> Locally attuned: responsive and resilient.
> Life-friendly in its chemistry and not polluting.
> Resource efficient in both material and energy needs.
> Self-organising, so that it can develop and grow from the bottom up.
A picture emerges of a system that is radically different. If we assume that the critical outputs needed by humans are still heat, light and power (including for movement) – and now add digital computation – then it is how such a system delivers these vital services and its impacts on the environment and society that must change, to complement or even enhance natural processes.
Going a step further, might it be possible that the very existence of such a ‘living energy system’ will be the impetus for the rebalancing of our relationship with nature? How? Because the values and design principles that the system is based on will, in turn, be reflected in other socio-economic systems: global food production and consumption repurposed to provide sustainable nutrition, industrial ecology driving resource efficiency, property construction and city development to support intensive human habitation nested within (and not designing out) nature, and so on.
Each energy revolution has quite literally powered a paradigm shift in the global economy and has delivered (or perhaps been shaped by) new norms in the way our values are expressed at a global level. We have seen this each time, as we moved from total reliance on biomass, to coke, to coal, to the advent of electricity and liquid fuels …
What might be different this time is that we are under enormous pressure to accelerate the next shift in the energy system for our survival, and while there isn’t a toolkit for this, nature could well be the most appropriate and learned guide.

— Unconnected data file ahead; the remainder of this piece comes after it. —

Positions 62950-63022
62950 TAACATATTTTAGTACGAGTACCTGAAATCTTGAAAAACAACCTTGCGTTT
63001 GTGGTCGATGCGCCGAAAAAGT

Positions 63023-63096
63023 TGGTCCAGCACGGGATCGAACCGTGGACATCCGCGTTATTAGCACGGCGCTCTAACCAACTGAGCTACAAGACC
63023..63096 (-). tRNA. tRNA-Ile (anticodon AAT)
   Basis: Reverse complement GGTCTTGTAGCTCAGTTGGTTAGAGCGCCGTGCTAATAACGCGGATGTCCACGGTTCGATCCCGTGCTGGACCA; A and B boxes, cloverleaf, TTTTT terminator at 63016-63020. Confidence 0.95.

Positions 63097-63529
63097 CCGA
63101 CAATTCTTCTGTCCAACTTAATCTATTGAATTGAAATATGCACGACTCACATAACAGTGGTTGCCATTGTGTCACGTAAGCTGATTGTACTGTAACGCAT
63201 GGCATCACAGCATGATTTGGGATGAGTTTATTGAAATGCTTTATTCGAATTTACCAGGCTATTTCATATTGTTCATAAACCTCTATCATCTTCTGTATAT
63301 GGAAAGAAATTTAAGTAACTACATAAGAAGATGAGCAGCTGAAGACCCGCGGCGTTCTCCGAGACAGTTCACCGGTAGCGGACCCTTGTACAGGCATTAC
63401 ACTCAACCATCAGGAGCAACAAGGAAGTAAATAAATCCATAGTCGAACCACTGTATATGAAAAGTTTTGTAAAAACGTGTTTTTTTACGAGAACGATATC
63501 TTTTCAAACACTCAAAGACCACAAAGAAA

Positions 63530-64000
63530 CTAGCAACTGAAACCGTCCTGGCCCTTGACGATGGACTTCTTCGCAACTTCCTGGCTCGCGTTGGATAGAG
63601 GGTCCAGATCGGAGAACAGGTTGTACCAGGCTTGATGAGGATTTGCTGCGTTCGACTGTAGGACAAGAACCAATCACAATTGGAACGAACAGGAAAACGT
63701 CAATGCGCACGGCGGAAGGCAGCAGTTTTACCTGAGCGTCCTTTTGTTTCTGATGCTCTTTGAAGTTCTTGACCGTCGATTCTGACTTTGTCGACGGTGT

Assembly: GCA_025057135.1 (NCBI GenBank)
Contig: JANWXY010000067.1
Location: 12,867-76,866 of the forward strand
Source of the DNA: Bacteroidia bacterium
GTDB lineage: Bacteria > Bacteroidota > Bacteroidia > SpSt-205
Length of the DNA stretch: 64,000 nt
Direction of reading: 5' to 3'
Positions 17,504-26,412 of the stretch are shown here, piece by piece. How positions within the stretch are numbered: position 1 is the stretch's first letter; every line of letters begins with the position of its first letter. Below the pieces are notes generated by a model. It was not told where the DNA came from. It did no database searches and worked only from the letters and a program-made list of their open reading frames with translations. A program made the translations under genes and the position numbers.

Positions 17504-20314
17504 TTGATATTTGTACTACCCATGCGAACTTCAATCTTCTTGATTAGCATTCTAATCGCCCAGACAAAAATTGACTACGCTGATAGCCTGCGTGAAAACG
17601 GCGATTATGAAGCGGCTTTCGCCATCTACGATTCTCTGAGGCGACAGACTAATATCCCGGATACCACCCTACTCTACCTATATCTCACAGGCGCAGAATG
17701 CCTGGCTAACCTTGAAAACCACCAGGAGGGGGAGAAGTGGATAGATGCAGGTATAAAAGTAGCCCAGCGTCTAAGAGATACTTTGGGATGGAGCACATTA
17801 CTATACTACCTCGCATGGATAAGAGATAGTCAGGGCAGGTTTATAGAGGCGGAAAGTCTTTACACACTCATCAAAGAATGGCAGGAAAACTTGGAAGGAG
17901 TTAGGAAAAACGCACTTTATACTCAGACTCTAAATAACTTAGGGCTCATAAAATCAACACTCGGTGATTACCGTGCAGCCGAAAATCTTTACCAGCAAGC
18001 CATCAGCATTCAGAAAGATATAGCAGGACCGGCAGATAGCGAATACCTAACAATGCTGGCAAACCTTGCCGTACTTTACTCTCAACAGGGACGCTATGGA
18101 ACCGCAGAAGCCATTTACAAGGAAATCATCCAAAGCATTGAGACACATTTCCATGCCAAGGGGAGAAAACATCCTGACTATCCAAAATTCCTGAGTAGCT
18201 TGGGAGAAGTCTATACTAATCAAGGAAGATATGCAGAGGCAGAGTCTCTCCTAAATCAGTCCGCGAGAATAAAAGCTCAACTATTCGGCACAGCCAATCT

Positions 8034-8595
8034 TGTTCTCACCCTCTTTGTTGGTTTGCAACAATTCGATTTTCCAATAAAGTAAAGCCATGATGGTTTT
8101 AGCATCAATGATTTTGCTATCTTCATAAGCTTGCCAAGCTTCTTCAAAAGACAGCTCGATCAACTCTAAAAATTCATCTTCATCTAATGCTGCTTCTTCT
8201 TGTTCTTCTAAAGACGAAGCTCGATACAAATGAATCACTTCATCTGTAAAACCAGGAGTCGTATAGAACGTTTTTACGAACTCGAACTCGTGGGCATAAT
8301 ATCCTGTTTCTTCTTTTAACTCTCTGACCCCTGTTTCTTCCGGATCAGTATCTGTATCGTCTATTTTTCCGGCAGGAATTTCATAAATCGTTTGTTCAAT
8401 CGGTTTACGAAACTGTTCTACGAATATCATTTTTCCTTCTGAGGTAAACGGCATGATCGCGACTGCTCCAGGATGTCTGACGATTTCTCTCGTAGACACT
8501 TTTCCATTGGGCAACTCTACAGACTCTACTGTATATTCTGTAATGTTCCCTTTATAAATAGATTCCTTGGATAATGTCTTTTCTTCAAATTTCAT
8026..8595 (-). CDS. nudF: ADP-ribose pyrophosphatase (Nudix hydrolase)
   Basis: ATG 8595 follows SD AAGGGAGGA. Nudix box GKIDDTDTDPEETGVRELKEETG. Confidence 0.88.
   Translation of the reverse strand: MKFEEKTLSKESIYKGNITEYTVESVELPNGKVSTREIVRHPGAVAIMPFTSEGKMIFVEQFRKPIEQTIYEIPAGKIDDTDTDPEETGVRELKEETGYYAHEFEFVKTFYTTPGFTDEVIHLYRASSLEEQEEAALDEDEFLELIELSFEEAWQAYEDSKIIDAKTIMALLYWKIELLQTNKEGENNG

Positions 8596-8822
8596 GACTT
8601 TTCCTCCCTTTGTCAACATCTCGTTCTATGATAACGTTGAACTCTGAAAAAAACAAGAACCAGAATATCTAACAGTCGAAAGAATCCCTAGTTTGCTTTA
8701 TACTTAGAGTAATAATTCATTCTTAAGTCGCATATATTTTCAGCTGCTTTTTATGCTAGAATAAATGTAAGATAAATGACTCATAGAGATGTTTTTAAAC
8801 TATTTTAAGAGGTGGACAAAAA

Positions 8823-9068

So, I would like to invite you to join us in this exercise of imagining what an energy system designed on biomimicry principles might look like and how we might usher it in.
We have started with a project at Forum for the Future called The Living Grid. Not wishing to bite off more than we could chew, we are limiting our thinking to just the UK’s electricity transmission system and have decided to focus on taking inspiration from nature to design a more flexible, responsive, low-carbon grid.
We are working with Open Energi’s technology and the physical assets of Sainsbury’s, Aggregate Industries, Tarmac and United Utilities to create a system that very subtly flexes its demand for electricity to help balance the grid. This avoids the need to fire up standby fossil fuel generation when demand and supply are out of step, perhaps because of a lull in offshore wind, or because a riveting episode of East Enders has come to an end. Flexibility and dynamism are key characteristics not valued in our current energy system, but crucial to the security in the dynamic equilibrium achieved by ecosystems.
We want to show that there are new ways of solving system issues, such as balancing demand and providing flexibility (cheaply), but also raise the bigger question that it might be the principles and values upon which the system has been created that need to shift. That perhaps nature – with 3.8 billion years of evolutionary practice and the most complex of all systems – may be the most obvious place to look for system design principles.
This article was first published in The Long View 2016 chapter Living Energy.